Lose the battle, win the war? Sanders’ progressive allies stay optimistic after 2020 exit

Tribune Content Agency

WASHINGTON — Bernie’s Sanders’ abrupt exit from the presidential race is a moment of deep disappointment for the progressive movement, which only two months ago began to truly believe that the democratic socialist from Vermont could win the Democratic nomination and radically alter the party’s political direction.

But even on a day of mourning, many liberal leaders say they remain steadfastly optimistic about the future.

The failure of Sanders’ campaign, they say, belies a movement that has made great progress in recent years and is poised to seize further control of the Democratic Party, both in future presidential elections, but also in state and local races. Their sunny forecast was echoed Wednesday by Sanders himself, when he argued that his movement had won the “ideological struggle” even as he was ending his 2020 campaign.

“Together, we have transformed the American consciousness as to what kind of nation we can become,” Sanders said, citing a checklist of policies — like raising the federal minimum wage to $15 an hour — that have moved from the fringe to mainstream within the party.

Progressives’ claim of progress warrants scrutiny, especially after a presidential primary in which Sanders not only lost decisively, but earned far fewer votes when the race whittled down to two candidates against Joe Biden than he did four years earlier in his one-on-one battle against Hillary Clinton.

And many progressives acknowledge that even if they are optimistic about the future, they need to learn from the mistakes of the Sanders campaign to make a better effort in future elections.

But nonetheless, they say they’re encouraged. Even if Sanders’s ideas didn’t win, liberals argue, his unapologetically leftist vision for the country was adopted more swiftly and uniformly than any of them expected — including from Biden himself.

“Joe Biden’s going to be one of the most progressive nominees for president in history, and that’s because the entire Democratic Party has been moved forward on these issues,” said Charles Chamberlain, the executive director of Democracy for America, a grassroots liberal advocacy group.

Biden’s agenda is far less ambitious than Sanders, but still represents a significant shift to the left compared to the party’s previous presidential nominee, Hillary Clinton, on issues like health care and climate change.

Just as important for liberals, however, is how many Democrats up and down the ballot have embraced once-controversial elements of Sanders’ agenda. Raising the federal minimum wage to $15 an hour, for example, became part of the congressional Democrats official agenda in 2017 on their way to taking control of the House in the midterm elections.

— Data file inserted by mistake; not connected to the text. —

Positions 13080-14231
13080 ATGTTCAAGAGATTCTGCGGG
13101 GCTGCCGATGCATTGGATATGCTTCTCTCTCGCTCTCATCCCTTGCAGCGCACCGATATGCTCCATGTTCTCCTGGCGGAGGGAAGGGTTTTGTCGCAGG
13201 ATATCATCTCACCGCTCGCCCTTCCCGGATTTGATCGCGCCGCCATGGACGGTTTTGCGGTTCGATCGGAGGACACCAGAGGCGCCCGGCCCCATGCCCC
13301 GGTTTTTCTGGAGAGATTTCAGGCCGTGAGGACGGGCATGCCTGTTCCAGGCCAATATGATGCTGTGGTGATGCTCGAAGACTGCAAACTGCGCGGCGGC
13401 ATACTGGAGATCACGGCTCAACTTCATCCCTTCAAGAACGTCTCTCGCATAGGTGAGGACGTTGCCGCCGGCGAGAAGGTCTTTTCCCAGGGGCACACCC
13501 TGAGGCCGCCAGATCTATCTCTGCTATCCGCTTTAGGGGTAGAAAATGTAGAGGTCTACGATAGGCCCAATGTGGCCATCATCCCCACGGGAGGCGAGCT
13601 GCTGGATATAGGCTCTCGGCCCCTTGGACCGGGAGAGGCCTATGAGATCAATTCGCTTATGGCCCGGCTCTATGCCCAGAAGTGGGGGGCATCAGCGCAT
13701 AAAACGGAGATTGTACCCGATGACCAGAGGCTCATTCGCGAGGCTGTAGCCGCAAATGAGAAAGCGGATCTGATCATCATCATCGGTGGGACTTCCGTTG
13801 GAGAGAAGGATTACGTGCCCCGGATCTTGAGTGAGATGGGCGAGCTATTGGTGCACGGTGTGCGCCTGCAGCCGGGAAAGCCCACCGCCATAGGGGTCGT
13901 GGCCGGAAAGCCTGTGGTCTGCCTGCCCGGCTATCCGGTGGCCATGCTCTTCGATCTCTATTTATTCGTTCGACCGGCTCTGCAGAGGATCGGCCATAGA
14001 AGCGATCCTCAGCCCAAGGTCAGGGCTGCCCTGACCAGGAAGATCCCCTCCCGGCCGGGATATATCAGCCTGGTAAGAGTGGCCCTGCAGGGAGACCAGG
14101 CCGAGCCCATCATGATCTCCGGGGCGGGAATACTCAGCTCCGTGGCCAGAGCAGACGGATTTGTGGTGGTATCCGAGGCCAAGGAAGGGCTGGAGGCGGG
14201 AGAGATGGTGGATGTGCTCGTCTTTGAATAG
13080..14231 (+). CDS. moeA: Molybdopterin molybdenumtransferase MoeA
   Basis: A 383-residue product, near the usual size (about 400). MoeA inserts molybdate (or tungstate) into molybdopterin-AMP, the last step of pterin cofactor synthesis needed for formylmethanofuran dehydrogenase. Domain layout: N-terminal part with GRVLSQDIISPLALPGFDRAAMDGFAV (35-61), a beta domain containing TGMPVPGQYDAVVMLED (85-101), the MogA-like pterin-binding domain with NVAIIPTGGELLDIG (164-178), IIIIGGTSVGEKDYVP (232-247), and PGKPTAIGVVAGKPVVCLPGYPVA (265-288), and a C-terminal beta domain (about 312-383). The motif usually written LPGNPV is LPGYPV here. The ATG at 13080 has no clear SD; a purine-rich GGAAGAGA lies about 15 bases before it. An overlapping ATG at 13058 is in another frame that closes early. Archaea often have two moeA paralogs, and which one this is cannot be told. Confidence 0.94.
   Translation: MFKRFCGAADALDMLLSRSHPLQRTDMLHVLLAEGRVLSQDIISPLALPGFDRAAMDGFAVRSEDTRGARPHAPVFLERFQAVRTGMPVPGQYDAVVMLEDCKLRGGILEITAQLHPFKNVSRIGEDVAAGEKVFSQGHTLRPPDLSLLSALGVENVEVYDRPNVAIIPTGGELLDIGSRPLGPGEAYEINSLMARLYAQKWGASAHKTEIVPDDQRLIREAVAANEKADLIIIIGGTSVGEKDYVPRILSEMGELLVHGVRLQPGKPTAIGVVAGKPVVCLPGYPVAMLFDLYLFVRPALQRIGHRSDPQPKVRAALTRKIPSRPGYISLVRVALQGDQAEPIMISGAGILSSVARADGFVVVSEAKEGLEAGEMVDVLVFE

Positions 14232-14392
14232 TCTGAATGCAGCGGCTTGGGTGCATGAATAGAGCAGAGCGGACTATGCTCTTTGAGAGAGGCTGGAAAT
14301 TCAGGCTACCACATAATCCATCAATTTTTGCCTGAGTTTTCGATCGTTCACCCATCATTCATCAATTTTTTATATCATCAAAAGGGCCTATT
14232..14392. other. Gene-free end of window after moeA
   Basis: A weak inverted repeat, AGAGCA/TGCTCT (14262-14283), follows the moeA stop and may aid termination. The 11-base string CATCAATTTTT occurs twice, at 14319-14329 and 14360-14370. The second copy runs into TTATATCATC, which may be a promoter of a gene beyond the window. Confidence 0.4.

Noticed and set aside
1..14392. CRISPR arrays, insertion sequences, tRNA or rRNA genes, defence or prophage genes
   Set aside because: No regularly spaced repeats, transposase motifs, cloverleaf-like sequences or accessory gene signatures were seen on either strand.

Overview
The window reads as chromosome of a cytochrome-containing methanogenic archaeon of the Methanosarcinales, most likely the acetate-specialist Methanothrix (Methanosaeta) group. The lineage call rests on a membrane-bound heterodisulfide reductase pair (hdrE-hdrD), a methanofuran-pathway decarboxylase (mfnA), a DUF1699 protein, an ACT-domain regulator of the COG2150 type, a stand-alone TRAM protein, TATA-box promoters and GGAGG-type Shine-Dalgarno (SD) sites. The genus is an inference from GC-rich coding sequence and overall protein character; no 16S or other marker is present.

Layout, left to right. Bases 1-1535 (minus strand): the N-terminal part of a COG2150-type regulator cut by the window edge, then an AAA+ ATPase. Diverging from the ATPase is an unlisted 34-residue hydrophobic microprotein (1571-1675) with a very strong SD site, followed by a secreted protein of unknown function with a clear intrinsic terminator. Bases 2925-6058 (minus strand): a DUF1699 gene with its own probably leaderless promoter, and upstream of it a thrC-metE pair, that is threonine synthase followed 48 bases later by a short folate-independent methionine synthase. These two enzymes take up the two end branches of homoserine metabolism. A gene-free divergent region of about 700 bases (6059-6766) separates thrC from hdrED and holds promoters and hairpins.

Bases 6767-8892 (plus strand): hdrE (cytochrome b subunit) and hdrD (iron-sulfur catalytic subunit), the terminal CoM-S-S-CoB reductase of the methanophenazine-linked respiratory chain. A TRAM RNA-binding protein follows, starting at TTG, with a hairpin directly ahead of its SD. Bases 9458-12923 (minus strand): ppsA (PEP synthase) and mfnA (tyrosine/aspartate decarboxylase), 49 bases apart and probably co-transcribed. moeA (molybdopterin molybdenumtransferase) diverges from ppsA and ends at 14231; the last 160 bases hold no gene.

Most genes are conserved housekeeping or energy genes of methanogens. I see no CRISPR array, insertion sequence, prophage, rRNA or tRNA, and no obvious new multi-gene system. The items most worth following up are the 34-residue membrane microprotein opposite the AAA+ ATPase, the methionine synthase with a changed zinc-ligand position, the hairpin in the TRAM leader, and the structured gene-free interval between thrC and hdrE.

And while not all Democrats have adopted a true single-payer health care plan, even many swing-district members support allowing people to buy into a public insurance plan. If even just center-left members of the party adopt more liberal policies, it shifts the entire party to the left.

“The way we’re winning is we’re just redefining what it means to be a Democrat in a progressive way,” said Sean McElwee, co-founder of the liberal group Data for Progress.

Even in defeat, Sanders won large majorities of support among young people. In Michigan, for instance, a state Sanders lost badly overall, he won 61% of voters under age 45, according to exit polls. Among the youngest Democratic voters, his level of support was even higher.

As younger, more liberal voters make up a larger share of the Democratic electorate, progressives predict the party’s overall leftward lurch will continue — and once-extreme ideas will continue to be adopted into the mainstream.

“If you’re (Alexandria Ocasio-Cortez), 10 years from now, she’ll be 40, which is very young in political years,” McElwee said. “And her mode of thinking will be in the mainstream of the Democratic Party.”

Progressives say that the influx of young, lefty leaders like Ocasio-Cortez, a New York congresswoman, is essential if the movement wants to make further progress. Some of them were blunt in their assessment that, for all Sanders accomplished for their movement, his candidacy was an imperfect vehicle in a highly competitive primary.

“Even though most of the people running in the Democratic Party were older, I think the reality is that Bernie’s age definitely held him back,” Chamberlain said. “If he were 20 years younger, I think he’d be the nominee. So I think that plays a special role in this.”

Progressives didn’t have many alternatives to Sanders in the 2020 primary. The next-most liberal candidate in the race, Elizabeth Warren, was herself in her 70s and considered by some not sufficiently progressive enough for their support.

In part, the lack of options was a function of a thin bench of younger progressive candidates, many of whom only took office at the local and state level during President Donald Trump’s term.

Progressives hope that in the coming years, they’ll move up the electoral ladder and eventually become congressmen, senators, and governors, while retaining their ardently lefty vision for the country.

At that point, they’ll be ready to run for president.

“The higher up the ballot you go, the more expensive elections are, the bigger the role of money is, the more experience is required,” said Joe Dinkin, campaigns director for the Working Families Party. “This new wave of down-ballot progressivism hasn’t been going on very long, so the bench is not that deep. Over time, we’ll get there.”


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